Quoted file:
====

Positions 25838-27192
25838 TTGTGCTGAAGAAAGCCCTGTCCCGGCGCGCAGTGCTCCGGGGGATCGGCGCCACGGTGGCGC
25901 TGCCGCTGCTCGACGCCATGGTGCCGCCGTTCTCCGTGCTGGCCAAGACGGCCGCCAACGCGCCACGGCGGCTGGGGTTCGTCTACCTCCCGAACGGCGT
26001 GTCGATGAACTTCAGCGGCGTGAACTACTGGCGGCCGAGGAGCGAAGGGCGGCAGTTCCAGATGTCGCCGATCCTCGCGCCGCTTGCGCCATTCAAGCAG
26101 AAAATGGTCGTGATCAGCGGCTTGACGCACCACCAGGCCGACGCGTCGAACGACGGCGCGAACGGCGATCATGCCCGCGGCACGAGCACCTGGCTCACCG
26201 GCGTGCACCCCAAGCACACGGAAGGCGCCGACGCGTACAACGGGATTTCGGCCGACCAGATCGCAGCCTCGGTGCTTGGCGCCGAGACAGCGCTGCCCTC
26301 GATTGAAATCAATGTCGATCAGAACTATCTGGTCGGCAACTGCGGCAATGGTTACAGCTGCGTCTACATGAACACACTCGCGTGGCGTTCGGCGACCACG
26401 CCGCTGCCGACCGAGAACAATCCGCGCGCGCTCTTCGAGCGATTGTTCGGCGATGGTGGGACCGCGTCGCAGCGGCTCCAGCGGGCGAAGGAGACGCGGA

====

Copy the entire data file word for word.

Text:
Positions 25838-27192
25838 TTGTGCTGAAGAAAGCCCTGTCCCGGCGCGCAGTGCTCCGGGGGATCGGCGCCACGGTGGCGC
25901 TGCCGCTGCTCGACGCCATGGTGCCGCCGTTCTCCGTGCTGGCCAAGACGGCCGCCAACGCGCCACGGCGGCTGGGGTTCGTCTACCTCCCGAACGGCGT
26001 GTCGATGAACTTCAGCGGCGTGAACTACTGGCGGCCGAGGAGCGAAGGGCGGCAGTTCCAGATGTCGCCGATCCTCGCGCCGCTTGCGCCATTCAAGCAG
26101 AAAATGGTCGTGATCAGCGGCTTGACGCACCACCAGGCCGACGCGTCGAACGACGGCGCGAACGGCGATCATGCCCGCGGCACGAGCACCTGGCTCACCG
26201 GCGTGCACCCCAAGCACACGGAAGGCGCCGACGCGTACAACGGGATTTCGGCCGACCAGATCGCAGCCTCGGTGCTTGGCGCCGAGACAGCGCTGCCCTC
26301 GATTGAAATCAATGTCGATCAGAACTATCTGGTCGGCAACTGCGGCAATGGTTACAGCTGCGTCTACATGAACACACTCGCGTGGCGTTCGGCGACCACG
26401 CCGCTGCCGACCGAGAACAATCCGCGCGCGCTCTTCGAGCGATTGTTCGGCGATGGTGGGACCGCGTCGCAGCGGCTCCAGCGGGCGAAGGAGACGCGGA